Earlier in her career, Dr. Meadows served the University of Michigan School of Public Health as its Associate Dean for Public Health Practice, and Clinical Professor in the Department of Health Management and Policy. In this role, she was responsible for developing a comprehensive strategy for the School to improve the public health workforce and the effectiveness of local governmental health agencies and community health services. As a faculty member of the Department of Health Management and Policy, Dr. Meadows developed and taught courses in public health administration, leadership, public health policy and population health. She has spent a number of years working in public workforce development, including the design and coordination of model training methods and content for health professionals and practitioners, focusing on strategies and competencies to address health disparities and eliminate health inequities.
Dr. Meadows also served as the Director of Public Health and Health Officer for the City of Detroit. In this role, she provided leadership for a large urban health department, and executive level oversight for numerous health and human services programs. She continues to work closely with local health departments and the department leadership in Michigan, across the United States and several international locations. Dr. Meadows lends her expertise in nursing, public health and philanthropy through her numerous appointments to local, state and national Boards and Advisory Committees. These include the Michigan Public Health Institute Board of Directors, Michigan Peer Review Organization, Robert Wood Johnson Foundation’s Partners in Nursing Initiative, the RWJF Executive Nurse Fellows National Advisory Committee and Jonas Philanthropies.
Dr. Meadows also serves on the Review Board for the American Journal of Nursing, and the Morbidity and Mortality Weekly Review. Additionally, she is actively involved as a member for the National Academies of Science, Engineering and Medicine’s Roundtable on Population Health Improvement.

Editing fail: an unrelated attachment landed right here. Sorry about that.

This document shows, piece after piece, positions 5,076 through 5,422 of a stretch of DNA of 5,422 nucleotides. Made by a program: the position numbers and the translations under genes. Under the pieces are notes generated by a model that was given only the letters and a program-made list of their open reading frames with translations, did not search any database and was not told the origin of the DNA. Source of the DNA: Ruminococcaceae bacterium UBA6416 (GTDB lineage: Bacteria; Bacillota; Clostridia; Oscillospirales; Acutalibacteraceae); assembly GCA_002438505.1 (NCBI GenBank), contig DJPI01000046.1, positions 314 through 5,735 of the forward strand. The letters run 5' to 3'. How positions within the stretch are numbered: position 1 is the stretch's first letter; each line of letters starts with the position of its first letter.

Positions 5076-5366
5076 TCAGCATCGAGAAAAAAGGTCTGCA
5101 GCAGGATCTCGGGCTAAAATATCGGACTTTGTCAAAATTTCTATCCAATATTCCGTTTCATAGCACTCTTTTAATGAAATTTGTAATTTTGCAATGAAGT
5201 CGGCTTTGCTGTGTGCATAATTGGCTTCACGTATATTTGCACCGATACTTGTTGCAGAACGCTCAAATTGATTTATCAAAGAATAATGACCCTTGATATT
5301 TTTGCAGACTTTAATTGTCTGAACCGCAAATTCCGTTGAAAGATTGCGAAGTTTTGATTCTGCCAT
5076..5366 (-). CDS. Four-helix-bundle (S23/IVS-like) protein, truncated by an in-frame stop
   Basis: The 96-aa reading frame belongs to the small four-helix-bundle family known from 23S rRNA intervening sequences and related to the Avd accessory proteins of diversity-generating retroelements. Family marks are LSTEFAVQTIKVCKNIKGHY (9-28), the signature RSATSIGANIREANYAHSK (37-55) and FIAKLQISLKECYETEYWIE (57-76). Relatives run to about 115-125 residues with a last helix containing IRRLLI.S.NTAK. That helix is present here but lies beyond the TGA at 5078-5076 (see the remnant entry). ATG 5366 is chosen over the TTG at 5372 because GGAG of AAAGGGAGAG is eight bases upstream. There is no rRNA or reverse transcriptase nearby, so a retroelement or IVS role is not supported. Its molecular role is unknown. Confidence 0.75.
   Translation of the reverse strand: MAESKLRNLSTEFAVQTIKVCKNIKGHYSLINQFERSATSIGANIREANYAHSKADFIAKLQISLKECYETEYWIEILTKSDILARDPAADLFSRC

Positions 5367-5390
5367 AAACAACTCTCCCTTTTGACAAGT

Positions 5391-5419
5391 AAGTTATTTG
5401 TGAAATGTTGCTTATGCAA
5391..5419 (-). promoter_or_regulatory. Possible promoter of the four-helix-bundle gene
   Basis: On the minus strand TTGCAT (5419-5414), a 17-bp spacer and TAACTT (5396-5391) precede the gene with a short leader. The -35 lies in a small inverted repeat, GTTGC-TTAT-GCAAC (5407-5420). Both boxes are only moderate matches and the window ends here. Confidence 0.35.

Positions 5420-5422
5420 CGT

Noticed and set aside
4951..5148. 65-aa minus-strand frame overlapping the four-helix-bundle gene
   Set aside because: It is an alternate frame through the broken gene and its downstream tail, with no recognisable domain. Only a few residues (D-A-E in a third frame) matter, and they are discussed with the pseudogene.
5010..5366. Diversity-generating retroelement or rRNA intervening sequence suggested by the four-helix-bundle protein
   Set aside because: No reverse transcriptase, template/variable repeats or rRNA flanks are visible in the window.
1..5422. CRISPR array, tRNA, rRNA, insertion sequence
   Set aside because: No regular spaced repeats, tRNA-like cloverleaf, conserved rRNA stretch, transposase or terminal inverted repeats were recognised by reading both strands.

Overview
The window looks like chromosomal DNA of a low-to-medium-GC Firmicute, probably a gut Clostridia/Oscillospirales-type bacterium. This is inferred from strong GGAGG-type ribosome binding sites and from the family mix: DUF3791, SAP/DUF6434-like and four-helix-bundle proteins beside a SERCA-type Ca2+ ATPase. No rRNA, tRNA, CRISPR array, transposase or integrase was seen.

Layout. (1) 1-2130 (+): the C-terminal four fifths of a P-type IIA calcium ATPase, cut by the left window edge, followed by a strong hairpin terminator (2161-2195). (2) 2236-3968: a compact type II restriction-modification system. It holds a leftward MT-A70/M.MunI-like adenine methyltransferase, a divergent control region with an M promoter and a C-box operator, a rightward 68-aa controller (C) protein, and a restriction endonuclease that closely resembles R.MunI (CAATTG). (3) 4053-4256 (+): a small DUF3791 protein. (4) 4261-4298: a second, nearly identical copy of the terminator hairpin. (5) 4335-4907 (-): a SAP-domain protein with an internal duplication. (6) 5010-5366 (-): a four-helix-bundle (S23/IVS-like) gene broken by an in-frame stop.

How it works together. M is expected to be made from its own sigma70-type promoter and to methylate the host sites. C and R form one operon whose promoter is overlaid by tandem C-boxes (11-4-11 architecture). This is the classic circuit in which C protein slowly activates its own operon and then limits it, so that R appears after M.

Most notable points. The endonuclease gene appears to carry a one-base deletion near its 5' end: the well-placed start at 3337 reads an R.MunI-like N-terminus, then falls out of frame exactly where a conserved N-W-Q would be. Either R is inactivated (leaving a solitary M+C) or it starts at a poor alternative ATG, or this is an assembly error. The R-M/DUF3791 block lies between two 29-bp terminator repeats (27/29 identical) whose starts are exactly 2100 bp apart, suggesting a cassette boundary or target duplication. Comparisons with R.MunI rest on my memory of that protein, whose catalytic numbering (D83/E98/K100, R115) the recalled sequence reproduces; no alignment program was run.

Throughout her career, Dr. Meadows has received numerous awards for excellence in public health practice, public health innovation, nursing and community service.
Dr. Herbert Pardes, after serving from January 2000 through September 2011 as President and Chief Executive Officer of NewYork-Presbyterian Hospital and the New York-Presbyterian Healthcare System, became Executive Vice Chairman of the Board of Trustees of NewYork-Presbyterian Hospital. Under his leadership, NewYork-Presbyterian Hospital has risen to be to one of the highest-ranked hospitals and comprehensive health care institutions in the United States.
Dr. Pardes has been an outspoken proponent for academic medicine, medical research, children’s health education, mental health, access to care, humanism and empathy in care delivery, information technology, and medicine.
He has chaired three different departments of psychiatry at Downstate Medical Center, the University of Colorado and Columbia University. He served from 1989 to 2000 as the Dean of the Faculty of Medicine at Columbia University College of Physicians and Surgeons and Vice President for Health Sciences. A noted psychiatrist, he served as Director of the National Institute of Mental Health and the United States Assistant Surgeon General during the Carter and Reagan Administrations. He was also President of the American Psychiatric Association.
Dr. Pardes is a member of the Institute of Medicine and of the American Academy of Arts and Sciences, and has received the United States Army Commendation Medal in addition to the Sarnat International Prize for leadership in the field of mental health. In 2014 he was given the first Pardes Humanitarian Award in mental health sponsored in part by leaders of the Brain & Behavior Research Foundation (BBRF).
Dr. Pardes has served on various commissions related to health policy appointed by Presidents George Bush and Bill Clinton, including the Presidential Advisory Commission on Consumer Protection and Quality in the Healthcare Industry, and the Commission on Systemic Interoperability. He serves on the NYeC Board Executive Committee for Information Technology, and is Vice Chairman of the New York Genome Center. Dr. Pardes is also former Chairman of the Greater New York Hospital Association, the Hospital Association of New York (on whose Board he continues to sit), the Association of American Medical Colleges and the New York Association of Medical Schools.
Dr. Pardes has served on many for profit and not-for-profit boards. He is Chair of the Scientific Council of the Brain & Behavior Research Foundation and serves on the UCLA Advisory Council as well as on the Board of Autism Speaks and as Chair of the Science Review Committee.
Joan Payden, CFA®, is the President and Chief Executive Officer of Payden & Rygel, the global investment management firm she founded in 1983.
Ms. Payden has overseen the firm’s international expansion and its growth to more than $105 billion in assets under management. In 1992 the firm launched Payden & Rygel Investment Group, a family of mutual funds, of which she is chairman and chief executive officer. Subsequently, many of these strategies were duplicated in UCITS funds domiciled in Ireland. In 1998 Payden & Rygel Global Ltd. was founded in London. At the same time, the firm established Metzler/Payden LLC, its joint venture with Metzler Bank, Germany’s oldest private bank. Ms. Payden is currently a member of the Payden & Rygel Investment Policy Committee as well as Chairman of the Board.
Prior to founding Payden & Rygel, Ms. Payden was managing director of West Coast operations for Scudder, Stevens & Clark as a national partner of the firm.